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Archive for Babe

Remembering humbug hunter Dan Sullivan. ‘Search’ slackens. ‘Simone’ simmers.

Dan Sullivan at his desk. Photo provided by Ben Sullivan.

Dan Sullivan at his desk. Photo provided by Ben Sullivan.

Don Shirley – Angeles Stage

Plus ‘Desert Stories for Lost Girls” at LATC, ‘Babe’ and ‘To the Bone’ in Atwater.

Dan Sullivan, the former LA Times theater critic who ushered LA readers into the modern theatrical world, died last week at the age of 86. It’s time to remember him, before moving on to current fare such as “The Search for Signs of Intelligent Life in the Universe” at the Mark Taper Forum and “Nina Simone: Four Women’ at South Coast Repertory.

During the ‘70s and ‘80s — two decades when theater in Greater LA was rapidly proliferating — Sullivan was its most important chronicler. And he helped expand public awareness of the region’s theater not only by bearing witness but by bringing a winning wit to that task. The often playful quality of his prose probably drew readers who weren’t all that interested in theater, as well as the fervent fans. Read more…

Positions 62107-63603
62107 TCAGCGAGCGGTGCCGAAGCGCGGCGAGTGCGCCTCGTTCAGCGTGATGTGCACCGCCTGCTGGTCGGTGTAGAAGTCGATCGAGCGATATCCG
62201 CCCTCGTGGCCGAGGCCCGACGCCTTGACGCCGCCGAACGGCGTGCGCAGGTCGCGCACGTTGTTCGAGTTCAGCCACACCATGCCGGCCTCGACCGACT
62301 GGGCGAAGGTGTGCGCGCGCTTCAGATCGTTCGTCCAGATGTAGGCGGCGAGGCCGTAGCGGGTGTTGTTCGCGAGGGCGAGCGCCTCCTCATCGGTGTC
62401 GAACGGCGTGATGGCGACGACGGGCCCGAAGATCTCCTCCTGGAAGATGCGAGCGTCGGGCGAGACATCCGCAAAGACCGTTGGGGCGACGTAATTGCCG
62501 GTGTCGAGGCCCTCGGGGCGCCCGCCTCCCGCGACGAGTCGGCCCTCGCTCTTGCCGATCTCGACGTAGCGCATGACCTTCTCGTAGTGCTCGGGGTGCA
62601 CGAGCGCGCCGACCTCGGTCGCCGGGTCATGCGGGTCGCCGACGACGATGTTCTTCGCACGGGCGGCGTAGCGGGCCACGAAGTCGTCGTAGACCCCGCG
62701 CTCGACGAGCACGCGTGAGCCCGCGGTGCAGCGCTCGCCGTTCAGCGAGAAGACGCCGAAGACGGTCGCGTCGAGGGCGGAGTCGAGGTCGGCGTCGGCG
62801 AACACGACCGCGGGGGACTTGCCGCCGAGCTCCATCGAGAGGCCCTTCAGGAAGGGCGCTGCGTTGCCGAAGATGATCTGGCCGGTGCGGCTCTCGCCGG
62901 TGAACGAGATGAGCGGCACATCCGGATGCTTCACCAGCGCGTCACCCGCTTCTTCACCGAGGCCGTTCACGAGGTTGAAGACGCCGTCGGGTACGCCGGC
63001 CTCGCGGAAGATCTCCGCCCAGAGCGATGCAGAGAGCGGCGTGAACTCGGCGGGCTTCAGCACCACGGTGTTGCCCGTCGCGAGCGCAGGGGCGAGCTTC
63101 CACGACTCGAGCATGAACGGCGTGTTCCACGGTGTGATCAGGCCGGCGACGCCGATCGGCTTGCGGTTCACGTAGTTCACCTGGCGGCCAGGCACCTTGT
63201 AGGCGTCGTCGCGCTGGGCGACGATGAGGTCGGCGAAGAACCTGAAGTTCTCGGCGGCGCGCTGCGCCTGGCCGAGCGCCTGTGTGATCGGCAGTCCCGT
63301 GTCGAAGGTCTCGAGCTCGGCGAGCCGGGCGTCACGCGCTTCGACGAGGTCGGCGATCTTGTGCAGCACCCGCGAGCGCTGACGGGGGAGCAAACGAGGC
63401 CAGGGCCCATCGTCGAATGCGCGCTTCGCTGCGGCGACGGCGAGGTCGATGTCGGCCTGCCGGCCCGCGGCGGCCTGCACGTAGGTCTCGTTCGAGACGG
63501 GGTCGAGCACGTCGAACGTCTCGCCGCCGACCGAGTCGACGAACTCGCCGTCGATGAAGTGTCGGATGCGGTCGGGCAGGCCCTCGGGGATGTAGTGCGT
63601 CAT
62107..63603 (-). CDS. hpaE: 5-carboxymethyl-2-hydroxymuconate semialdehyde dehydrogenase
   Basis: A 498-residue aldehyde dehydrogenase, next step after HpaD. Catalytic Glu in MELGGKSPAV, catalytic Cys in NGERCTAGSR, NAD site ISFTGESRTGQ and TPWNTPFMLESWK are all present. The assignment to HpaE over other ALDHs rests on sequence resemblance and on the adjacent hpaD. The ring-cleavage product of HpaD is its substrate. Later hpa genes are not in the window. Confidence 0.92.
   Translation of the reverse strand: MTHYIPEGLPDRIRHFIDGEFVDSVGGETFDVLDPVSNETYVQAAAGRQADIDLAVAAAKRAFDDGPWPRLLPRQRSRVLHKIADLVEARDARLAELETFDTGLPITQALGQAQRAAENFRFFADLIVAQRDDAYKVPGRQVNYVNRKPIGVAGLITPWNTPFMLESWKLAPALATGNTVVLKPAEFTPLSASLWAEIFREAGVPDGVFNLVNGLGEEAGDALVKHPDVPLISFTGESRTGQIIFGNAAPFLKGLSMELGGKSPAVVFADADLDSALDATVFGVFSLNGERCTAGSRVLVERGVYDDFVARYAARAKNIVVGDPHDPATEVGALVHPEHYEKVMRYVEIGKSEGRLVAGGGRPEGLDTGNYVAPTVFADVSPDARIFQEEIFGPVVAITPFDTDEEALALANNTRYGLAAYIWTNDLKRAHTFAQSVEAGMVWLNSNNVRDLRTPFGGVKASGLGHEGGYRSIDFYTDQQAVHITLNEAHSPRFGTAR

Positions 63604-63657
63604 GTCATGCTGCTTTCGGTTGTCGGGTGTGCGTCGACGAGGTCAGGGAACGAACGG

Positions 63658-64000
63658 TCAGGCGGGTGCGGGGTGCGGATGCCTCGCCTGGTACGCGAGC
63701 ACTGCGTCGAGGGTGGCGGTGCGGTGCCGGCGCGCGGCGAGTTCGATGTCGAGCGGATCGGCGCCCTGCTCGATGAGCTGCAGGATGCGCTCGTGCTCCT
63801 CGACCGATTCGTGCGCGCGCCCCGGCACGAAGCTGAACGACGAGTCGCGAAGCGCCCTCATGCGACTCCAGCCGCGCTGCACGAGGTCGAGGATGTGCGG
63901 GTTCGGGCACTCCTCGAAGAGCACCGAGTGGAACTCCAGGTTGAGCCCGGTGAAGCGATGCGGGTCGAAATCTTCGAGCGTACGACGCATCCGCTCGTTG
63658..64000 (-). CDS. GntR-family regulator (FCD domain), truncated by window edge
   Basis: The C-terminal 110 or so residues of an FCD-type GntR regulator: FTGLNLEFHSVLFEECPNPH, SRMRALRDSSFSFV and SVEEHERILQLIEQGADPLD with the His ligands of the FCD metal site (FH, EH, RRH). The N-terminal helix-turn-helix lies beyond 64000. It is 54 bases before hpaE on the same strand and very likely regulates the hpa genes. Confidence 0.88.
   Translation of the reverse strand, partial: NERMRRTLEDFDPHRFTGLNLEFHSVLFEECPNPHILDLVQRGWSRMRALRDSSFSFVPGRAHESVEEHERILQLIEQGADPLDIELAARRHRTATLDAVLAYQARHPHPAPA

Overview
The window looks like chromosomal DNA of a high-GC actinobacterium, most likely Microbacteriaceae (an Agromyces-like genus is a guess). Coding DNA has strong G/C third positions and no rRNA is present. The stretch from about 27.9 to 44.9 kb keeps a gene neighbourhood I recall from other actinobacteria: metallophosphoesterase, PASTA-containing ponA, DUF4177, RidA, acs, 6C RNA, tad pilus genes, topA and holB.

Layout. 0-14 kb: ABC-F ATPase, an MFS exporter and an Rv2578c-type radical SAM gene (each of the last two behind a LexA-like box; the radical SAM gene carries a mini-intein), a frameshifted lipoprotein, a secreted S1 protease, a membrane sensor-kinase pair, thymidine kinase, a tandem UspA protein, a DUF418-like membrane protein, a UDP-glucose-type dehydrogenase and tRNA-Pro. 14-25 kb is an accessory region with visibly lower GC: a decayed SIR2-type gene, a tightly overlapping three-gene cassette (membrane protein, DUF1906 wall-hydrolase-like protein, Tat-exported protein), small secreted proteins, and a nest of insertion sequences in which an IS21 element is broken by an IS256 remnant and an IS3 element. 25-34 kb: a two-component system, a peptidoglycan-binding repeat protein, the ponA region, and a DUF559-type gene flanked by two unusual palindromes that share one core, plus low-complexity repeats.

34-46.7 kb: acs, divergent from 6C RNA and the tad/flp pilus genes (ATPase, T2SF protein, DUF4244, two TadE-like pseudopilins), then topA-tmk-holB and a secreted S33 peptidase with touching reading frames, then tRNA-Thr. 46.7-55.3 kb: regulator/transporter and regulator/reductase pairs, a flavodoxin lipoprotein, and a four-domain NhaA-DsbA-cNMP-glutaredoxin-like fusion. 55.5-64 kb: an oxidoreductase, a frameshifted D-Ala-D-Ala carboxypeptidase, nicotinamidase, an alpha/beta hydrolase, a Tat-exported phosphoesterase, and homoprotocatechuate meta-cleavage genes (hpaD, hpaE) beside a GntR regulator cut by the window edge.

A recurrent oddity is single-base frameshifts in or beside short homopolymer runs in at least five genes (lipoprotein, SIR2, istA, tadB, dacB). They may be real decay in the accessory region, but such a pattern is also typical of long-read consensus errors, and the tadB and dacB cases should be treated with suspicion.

BABE, Echo Theatre Company at Atwater Village Theatre

Sal Viscuso, Wylie Anderson and Julie Dretzin in Babe. Photo by Cooper Bates.

Sal Viscuso, Wylie Anderson and Julie Dretzin in Babe. Photo by Cooper Bates.

Deborah Klugman – Stage Raw

Babe, Jessica Goldberg’s incisive, skillfully wrought play about sexual harassment (and what should or should not be deemed politically correct), is so titled because, in the course of the narrative, it’s applied, rather casually, to Abigail (Julie Dretzin), one of the playwright’s four exceedingly well-drawn characters. Read more…

Katie Buenneke – Theatre Digest

This is a strange play, because I feel like it has a lot of potential, but this world premiere staging feels unfinished. The performances felt more like rehearsal than opening night, the transitions were sluggish, and the script clocked in at a slow 70 minutes, ending in a way that could be interpreted as intermission if the cast hadn’t come out for bows. But there’s a lot of interesting, exciting groundwork laid out in the interplay between an old-school record exec (played by Sal Viscuso), who’s pretty much a walking microaggression (you know the type), his colleague Abigail (Julie Dretzin), who’s done more work than she’ll ever get credit for, and Kaitlyn (Wylie Anderson), a millennial who thinks her workplace should be less toxic. Read more…

Through October 24